Married people supported Kavanaugh, 49.5 percent to 37.4 percent, with married women of all races supporting him 43.1 percent to 39 percent. Married men supported him 55.2 percent to 36 percent.
Married white men supported Kavanaugh, 61.9 percent to 29.9 percent, while married white women supported him 47.4 percent to 34.8 percent, a stark contrast to the impression delivered by an endless parade of liberal white women on TV bemoaning the stark sexism of the Kavanaugh hearings and screaming at senators in elevators.
Meanwhile, single white women supported Ford, 58 percent to 23 percent, resulting in an incredible 24-point “marriage gap.” Among all registered voters, single white men were split 44 percent and 44 percent (a 16-point gap with their married brethren.) Overall, the marriage gap between married and single white men dwarfed the overall gap between men and women, and the gap between married and single whites as a whole was larger than the gap between whites and all non-white groups (excluding African Americans).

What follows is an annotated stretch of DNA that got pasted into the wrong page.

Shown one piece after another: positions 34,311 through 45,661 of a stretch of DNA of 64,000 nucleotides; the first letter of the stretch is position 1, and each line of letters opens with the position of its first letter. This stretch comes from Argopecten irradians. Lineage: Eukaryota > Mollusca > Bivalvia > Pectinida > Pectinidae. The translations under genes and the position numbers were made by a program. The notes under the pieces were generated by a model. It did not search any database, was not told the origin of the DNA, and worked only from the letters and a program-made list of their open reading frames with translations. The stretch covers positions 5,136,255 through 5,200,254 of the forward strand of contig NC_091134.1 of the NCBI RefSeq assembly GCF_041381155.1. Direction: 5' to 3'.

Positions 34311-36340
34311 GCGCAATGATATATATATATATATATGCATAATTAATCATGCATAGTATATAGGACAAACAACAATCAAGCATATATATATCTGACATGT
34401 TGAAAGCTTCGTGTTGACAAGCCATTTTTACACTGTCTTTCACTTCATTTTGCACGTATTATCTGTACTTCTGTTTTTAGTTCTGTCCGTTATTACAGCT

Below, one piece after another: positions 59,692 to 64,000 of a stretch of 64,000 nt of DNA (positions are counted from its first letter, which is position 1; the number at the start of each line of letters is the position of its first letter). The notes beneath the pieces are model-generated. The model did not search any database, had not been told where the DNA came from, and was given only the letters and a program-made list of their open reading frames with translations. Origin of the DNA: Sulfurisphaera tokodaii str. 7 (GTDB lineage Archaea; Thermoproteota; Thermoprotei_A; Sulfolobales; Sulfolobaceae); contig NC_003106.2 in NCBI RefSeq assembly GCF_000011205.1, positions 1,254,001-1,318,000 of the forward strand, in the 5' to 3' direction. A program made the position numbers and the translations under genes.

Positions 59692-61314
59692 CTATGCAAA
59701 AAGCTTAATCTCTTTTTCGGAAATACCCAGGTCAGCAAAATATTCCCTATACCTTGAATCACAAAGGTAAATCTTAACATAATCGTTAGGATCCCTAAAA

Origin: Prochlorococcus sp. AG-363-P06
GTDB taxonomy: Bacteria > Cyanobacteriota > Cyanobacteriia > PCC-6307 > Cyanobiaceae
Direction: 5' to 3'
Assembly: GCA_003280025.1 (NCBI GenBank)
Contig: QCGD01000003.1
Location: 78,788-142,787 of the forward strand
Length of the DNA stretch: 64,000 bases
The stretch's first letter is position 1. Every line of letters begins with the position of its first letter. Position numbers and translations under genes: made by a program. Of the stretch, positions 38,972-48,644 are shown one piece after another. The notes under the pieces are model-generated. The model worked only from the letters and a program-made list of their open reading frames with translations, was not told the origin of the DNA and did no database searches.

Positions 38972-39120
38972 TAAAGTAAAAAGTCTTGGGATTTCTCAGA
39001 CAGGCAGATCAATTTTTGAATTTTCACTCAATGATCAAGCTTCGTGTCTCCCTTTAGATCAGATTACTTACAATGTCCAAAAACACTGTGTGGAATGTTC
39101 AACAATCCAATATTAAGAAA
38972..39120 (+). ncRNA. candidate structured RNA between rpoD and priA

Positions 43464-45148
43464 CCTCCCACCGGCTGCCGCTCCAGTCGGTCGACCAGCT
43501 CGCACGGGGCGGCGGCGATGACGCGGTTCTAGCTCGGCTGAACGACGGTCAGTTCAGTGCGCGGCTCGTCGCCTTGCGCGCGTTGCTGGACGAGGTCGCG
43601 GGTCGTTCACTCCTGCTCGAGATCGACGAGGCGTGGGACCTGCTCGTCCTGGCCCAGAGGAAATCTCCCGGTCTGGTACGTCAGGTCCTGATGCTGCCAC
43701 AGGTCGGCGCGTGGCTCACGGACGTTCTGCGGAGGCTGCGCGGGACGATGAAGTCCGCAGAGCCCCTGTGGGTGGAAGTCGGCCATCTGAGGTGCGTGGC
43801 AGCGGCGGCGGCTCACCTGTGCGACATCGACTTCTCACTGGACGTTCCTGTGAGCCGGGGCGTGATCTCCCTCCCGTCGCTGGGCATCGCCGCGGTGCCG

And the marriage gap was hardly limited to white voters. Among both sexes, voters who identified as Asian, Hispanic, or of races other than white opposed Kavanaugh just 40.5 percent to 46.4 percent, and if these married voters followed a religion, they favored him 47 percent to 40 percent.
Single women as a whole opposed Kavanaugh, 65.3 percent to 16.1 percent (a staggering gap of more than 26 points, which dwarfs even the 16-point marriage gap that Hillary Clinton enjoyed with single women) while single men opposed him 36.8 percent to 51.9 percent, a 15-percentage point margin that dwarfed the 2 percentage points that Hillary Clinton carried this group by. Divorced women opposed Kavanaugh 28.6 percent to 51.7 percent. The views of Kavanaugh among divorced women diverged from those of married women to a greater extent than did the views of men from those of women overall. Clearly something about marital status had a dramatic effect on how voters viewed Kavanaugh. But what was it?